Posted: 02 February 2013 at 1:17am | IP Logged
Thank You Induji
Savdhaan India, Jan 31, 2013
A middle-class family in Guna, Madhya Pradesh; Rupali, her sister Rushali, young son Shubham, and domestic help Sukhi are attacked. Rupali is killed, Rushali and Shubham struggle for their lives in the ICU, and Sukhi gets away with superficial wounds. Vinod, Rupali's husband, rushes back from Indore and is devastated to find that his happy and contented family has suddenly been mercilessly torn apart at the very roots.
Mohnish Bahl poses the critical question: what had happened to trigger this heinous crime? Rupali is no more, and her sister and son are in no condition to give any explanation. The prime witness, Sukhi, talks of three strange men barging in, manhandling him, and his hiding and locking himself up in the bathroom where apparently he is unconscious and before he could think of doing anything to help the culprits had perpetrated the brutal carnage and gone. The police runs through all local "crooks", troublemakers and inside informants, trying to get to the culprits… but from all aspects they reach a dead-end. Who were the real culprits? What was the motive?
The story meanders through the ups and downs of a near-fictional "whodunit". Sukhi's statement is all they have to go by, and he is also a possible suspect from the point of view of the police. Evidence comes up that the boy has drug and gambling addictions. But Vinod vehemently vouches for his young domestic help. Sukhi is let off on Vinod's insistence that he is like a member of the family, has been in their house since age 13, and is most trustworthy.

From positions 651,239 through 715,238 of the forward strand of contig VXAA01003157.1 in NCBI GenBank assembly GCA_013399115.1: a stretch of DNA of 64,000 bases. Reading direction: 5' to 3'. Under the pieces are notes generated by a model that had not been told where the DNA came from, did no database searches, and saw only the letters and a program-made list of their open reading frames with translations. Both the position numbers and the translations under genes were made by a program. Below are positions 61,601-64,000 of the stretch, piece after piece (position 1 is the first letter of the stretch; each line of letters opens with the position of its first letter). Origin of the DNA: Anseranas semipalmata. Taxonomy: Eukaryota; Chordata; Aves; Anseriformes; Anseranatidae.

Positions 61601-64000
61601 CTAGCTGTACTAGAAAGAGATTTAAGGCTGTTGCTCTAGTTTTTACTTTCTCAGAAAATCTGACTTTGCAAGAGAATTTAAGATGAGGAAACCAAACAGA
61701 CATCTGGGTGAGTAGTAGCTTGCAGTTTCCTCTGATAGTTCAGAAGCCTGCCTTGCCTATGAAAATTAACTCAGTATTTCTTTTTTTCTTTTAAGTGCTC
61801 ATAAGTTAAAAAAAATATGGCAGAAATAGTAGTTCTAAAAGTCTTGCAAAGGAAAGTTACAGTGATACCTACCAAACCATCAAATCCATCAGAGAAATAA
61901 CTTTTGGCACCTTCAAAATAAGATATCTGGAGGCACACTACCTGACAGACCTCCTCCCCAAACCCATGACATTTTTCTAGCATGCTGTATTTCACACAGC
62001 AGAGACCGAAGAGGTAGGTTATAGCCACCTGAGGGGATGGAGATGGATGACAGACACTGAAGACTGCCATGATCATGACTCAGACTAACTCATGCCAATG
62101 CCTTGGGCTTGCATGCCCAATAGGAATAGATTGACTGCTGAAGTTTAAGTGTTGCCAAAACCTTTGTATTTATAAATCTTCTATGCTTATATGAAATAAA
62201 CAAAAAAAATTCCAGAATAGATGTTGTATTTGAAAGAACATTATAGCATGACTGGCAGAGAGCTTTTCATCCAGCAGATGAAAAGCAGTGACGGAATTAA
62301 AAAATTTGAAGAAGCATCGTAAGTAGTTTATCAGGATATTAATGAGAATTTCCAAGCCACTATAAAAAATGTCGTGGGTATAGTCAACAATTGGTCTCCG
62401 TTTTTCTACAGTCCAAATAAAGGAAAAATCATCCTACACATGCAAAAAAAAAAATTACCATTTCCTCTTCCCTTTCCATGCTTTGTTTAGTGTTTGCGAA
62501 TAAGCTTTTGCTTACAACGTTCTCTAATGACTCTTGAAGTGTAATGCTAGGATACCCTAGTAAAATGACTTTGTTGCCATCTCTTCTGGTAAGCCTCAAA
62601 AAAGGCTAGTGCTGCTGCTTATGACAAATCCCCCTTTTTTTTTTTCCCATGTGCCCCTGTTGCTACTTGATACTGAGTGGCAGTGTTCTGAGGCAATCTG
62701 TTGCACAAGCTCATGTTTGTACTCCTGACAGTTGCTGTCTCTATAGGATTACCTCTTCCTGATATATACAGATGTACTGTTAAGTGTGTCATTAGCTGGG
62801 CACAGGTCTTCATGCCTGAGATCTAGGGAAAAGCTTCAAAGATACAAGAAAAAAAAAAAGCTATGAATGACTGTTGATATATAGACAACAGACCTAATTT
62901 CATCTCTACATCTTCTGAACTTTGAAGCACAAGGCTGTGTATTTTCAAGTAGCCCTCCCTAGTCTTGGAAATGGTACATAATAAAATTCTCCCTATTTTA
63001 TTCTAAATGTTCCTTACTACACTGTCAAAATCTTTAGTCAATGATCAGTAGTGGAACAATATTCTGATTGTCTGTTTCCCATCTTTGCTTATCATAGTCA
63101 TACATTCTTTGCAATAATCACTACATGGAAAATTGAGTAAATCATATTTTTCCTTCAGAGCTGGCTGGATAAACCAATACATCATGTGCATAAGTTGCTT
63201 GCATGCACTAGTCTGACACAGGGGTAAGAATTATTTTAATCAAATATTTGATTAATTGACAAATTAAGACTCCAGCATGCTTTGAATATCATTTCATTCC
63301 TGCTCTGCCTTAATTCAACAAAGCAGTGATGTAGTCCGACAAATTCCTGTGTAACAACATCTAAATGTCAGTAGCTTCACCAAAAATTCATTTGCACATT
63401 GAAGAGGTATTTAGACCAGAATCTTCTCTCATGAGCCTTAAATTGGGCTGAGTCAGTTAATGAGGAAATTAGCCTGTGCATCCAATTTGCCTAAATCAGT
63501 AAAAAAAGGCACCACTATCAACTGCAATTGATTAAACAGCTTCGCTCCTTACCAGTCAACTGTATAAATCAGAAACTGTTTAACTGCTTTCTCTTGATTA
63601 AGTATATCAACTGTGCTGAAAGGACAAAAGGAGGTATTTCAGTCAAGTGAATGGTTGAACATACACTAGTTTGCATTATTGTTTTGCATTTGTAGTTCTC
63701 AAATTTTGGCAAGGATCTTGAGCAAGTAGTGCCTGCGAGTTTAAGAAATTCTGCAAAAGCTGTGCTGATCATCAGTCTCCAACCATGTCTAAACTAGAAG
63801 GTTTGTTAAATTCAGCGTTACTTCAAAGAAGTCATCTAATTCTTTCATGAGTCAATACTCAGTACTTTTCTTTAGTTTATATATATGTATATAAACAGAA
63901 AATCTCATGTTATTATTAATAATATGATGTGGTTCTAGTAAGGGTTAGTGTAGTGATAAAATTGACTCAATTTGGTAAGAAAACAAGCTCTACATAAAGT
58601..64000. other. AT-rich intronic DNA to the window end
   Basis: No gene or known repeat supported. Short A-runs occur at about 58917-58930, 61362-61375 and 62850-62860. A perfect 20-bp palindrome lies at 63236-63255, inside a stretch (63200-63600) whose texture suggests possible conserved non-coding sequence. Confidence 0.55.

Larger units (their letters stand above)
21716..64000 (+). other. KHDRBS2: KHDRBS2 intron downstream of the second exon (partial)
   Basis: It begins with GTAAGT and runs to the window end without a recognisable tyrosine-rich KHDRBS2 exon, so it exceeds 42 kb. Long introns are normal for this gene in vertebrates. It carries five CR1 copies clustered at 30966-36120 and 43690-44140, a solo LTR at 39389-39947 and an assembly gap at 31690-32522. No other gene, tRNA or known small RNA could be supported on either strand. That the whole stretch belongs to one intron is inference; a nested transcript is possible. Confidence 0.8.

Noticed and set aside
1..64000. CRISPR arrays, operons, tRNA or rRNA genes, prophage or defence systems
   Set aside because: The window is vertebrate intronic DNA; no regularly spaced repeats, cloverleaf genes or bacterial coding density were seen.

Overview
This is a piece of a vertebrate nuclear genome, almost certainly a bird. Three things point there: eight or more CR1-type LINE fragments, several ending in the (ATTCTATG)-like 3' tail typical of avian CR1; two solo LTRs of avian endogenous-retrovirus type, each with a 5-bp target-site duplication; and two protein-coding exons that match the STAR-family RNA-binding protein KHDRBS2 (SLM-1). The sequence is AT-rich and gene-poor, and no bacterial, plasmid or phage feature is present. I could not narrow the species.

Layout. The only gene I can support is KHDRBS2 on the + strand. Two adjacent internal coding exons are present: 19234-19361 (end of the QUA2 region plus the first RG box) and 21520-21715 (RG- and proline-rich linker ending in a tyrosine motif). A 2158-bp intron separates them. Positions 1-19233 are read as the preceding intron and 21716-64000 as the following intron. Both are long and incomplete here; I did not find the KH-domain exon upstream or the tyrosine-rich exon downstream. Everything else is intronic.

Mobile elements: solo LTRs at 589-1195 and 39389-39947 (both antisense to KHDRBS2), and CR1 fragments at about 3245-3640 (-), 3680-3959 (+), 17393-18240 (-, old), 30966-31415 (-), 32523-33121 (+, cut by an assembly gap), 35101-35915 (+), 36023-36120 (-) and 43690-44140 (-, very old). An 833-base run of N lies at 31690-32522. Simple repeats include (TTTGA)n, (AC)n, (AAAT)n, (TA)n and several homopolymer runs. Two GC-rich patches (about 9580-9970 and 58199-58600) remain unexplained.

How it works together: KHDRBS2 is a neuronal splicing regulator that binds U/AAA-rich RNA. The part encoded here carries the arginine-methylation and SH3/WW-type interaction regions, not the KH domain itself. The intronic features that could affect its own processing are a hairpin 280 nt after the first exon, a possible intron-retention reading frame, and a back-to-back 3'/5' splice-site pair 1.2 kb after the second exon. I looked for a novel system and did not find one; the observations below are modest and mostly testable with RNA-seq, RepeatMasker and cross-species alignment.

Mohnish emphasizes the police skepticism; there is no obvious motive, nothing seems to fall into place. Then, with Rushali gaining consciousness, although continuing to be critical, a new window opens for the police investigation. She manages to say that her "didi" [Rupali] hit her! A shocked Vinod and astounded police ask her why, but that is all she manages to utter before she gasps again for breathe.
As Mohnish narrates, Rushali's statement changes the entire face of the case. From the assumption that three strangers had forcibly entered Vinod Khuswa's house and created havoc, now, based on Rushali's statement, the question is what could be behind Rupali's brutal fatal attack on her sister? Further, based on this evidence, Sukhi's earlier statements are proved false. Why had he lied? So the police brings Sukhi back for interrogation.
Sukhi refuses to speak in front of the police, but at home on Vinod's immense pressure and insistence he reveals an unimaginable yet stark explanation for Rupali attacking her sister. She was allegedly having an extra-marital affair with her college friend, Shekhar. According to Sukhi, Shekhar would come often to the house in Vinod's absence. That fateful afternoon, Rushali tried to stop her sister from this liaison, and that provoked the attack. Shekhar then apparently asked Rupali to go away with him, which she refused; incensed by this refusal, Shekhar got violent. Sukhi claims that he locked himself up in the bathroom out of fear and he heard everyone's cries for help… but it was too late. Sukhi explains that he fabricated the earlier statement to protect Rupali's reputation.